OK, I admit it. I’m an 80’s hairband junkie. In my earlier days, to which my high school friends can attest, I was a head banging guy. Loved all the groups. Have (and still have) much of the music. When I need a pump up or I need to workout, I have songs that, if I had hair, would help me whip it back and forth, all the time screaming the tunes of Judas Priest, Def Leppard, Ratt, and Motley Crue. Yeah, love that music.
A few weeks back, my subscription ran out on Sirius network. I had my 80’s station on the dial ready to go when I needed a lift. I’d get in the car, crank up the tunes and go. Sadly, no more instant 80’s tunes. As I now have moved on to other music and sports talk, I grieve the loss of my 80’s. No more being transported back to my high school days. No more recall of those great lyrics and screaming guitars. I’m truly sad. Yes, I have an iPhone, and yes, there are other ways stream my 80’s music, but Sirius has the MTV V-Jays on. How great was it to hear Martha Quinn each day? Or Allen Hunter? I was transported back. Let me just live there in my nostalgia and enjoy it.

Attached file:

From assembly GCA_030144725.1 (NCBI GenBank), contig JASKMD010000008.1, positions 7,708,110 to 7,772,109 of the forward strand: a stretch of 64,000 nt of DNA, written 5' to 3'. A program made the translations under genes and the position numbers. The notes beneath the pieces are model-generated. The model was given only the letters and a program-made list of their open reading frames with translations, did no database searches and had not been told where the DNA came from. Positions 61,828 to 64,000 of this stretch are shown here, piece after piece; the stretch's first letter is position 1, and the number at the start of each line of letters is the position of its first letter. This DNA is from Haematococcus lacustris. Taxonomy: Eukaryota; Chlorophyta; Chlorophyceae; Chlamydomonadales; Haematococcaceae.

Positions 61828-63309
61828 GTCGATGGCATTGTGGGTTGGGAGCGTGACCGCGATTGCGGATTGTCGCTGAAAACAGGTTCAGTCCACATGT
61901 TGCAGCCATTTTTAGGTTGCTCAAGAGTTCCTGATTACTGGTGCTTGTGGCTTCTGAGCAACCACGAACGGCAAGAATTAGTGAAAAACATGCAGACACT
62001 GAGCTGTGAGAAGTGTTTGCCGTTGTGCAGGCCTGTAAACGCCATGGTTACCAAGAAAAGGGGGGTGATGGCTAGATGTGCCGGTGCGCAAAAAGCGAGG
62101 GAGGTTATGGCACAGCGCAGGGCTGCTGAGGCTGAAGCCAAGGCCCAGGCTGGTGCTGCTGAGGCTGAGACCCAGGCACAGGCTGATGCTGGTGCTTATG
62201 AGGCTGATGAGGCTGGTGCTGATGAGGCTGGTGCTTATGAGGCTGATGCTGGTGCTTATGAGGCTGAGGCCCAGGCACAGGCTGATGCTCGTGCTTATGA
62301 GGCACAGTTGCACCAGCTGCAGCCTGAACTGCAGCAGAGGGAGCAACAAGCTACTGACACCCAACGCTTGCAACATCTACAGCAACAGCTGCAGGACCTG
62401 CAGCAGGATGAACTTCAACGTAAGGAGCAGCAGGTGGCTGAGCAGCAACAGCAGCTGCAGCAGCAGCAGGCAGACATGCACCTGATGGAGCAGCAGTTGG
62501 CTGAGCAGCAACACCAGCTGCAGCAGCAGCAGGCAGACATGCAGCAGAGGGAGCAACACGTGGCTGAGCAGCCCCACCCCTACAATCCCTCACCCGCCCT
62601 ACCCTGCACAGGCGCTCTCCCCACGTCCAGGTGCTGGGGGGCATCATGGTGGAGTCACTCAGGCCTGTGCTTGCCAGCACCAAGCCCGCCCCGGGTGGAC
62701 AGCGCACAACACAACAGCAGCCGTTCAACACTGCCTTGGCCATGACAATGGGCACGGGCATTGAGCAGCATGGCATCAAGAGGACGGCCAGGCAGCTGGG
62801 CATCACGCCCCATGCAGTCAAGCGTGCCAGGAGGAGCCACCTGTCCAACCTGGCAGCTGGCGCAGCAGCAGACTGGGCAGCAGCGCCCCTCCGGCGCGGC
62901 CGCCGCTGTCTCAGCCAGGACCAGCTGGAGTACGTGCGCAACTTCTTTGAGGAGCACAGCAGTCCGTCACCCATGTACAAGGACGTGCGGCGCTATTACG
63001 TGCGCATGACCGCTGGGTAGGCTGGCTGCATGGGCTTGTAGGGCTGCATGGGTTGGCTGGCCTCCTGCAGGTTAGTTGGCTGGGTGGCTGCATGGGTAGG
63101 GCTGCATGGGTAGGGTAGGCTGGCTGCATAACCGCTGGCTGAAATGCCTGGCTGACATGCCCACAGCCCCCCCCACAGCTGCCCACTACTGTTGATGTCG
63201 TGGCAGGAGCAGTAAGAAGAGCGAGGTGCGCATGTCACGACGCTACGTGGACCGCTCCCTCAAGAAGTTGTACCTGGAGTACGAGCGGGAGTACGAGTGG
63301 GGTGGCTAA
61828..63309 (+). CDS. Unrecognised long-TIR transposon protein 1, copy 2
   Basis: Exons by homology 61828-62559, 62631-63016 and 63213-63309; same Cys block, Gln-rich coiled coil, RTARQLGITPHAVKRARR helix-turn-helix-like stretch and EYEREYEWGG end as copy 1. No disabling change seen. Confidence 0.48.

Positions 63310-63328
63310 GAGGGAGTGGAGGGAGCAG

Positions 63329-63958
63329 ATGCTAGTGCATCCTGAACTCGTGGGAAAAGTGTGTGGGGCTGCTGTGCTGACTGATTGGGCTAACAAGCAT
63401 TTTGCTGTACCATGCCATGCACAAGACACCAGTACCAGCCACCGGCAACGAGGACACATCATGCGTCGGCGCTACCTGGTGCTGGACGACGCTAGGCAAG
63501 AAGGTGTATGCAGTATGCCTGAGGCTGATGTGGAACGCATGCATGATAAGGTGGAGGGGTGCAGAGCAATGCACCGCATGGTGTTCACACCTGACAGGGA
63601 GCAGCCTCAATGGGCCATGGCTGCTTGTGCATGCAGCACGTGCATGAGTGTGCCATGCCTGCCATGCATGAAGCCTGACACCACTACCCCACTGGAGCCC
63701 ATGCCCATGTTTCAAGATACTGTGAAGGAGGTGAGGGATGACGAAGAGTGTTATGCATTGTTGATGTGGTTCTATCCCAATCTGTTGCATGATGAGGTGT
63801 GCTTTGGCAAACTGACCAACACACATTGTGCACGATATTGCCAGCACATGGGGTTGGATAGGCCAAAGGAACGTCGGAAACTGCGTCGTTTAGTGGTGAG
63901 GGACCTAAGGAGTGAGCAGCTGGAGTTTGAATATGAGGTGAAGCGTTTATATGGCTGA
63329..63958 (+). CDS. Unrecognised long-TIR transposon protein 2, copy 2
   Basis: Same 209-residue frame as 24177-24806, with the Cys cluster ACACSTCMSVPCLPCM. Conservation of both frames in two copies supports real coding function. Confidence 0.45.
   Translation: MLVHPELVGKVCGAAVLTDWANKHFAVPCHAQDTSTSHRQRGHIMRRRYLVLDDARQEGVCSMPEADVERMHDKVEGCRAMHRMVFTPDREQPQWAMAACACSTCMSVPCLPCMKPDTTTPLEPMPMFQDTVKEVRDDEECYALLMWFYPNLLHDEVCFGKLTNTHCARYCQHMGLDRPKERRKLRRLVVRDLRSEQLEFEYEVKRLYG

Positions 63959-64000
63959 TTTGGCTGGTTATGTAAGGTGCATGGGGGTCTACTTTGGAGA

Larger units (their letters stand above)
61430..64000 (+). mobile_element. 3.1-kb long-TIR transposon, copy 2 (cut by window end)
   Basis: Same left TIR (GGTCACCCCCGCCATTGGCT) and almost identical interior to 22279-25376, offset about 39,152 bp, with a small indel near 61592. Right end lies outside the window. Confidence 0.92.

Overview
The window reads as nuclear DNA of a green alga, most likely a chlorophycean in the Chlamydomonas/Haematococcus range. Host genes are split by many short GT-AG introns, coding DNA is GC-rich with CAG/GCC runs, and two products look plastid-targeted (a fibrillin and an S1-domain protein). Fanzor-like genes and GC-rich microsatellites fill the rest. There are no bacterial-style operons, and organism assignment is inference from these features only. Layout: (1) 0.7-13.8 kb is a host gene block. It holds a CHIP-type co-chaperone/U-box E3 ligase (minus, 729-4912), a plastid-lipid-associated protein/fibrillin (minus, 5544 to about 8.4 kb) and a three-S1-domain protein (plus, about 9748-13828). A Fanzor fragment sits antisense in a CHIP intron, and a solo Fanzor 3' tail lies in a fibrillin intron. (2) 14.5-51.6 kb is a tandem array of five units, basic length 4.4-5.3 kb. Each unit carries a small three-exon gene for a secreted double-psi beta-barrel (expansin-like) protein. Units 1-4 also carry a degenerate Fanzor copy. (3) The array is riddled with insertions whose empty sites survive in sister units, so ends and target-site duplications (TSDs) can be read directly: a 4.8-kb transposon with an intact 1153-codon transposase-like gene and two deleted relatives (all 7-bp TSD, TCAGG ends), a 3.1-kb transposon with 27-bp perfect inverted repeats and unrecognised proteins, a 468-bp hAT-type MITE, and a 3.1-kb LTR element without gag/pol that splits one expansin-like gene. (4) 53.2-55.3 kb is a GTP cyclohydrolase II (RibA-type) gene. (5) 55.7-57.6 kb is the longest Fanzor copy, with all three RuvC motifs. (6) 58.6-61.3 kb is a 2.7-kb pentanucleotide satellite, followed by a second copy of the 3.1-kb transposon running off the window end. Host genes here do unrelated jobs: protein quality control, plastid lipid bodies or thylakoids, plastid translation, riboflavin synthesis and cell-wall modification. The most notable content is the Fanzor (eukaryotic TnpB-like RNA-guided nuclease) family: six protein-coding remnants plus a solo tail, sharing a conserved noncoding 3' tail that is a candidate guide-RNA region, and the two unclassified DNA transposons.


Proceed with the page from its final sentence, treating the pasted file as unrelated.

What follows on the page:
The problem is that I can’t stay in that time period or that style of music. You see, when I went to college, I was offered music that was completely different that my 80’s hair band. I can remember the first time I sang with an orchestra. It changed my life. I can remember the first time that I sang as a member of an elite, select choir — extraordinary. I can remember the first time that I heard Samuel Barber’s Adagio for Strings in class. There is no more perfect piece of music than that composition.
And that’s not all. I’ve been changed by the songs of Lady Gaga . . . and Adele, too . . . and Brandon Heath . . . and Matt Maher . . . and Keith and Kristin Getty. My musical connection with the Holy is ever-evolving. If I stopped experiencing new music, I’d miss a whole world of new and exciting songs and compositions.
Worship is much the same way. We don’t worship the same way we did 300 years ago, let alone 30 years ago. Nothing wrong with the anthems, songs and prayers of that time and we should continue to use those familiar and comfortable things. Along with the written Word, they are the bedrock of our theology and faith. But if we only use those things, we miss an entire selection of new and fresh experiences that God has laid before us. If we stay with the too familiar, we begin to worship and the altar of comfort and familiarity. And, if we aren’t very careful, we begin to worship the acts themselves and not The Holy.
Again, nothing wrong with worshipping with the comfortable and familiar. There is certainly a GREAT deal of strength from the creeds, litanies, and prayers we have grown up with. But, we shouldn’t shut out and belittle new ways to worship The Holy either.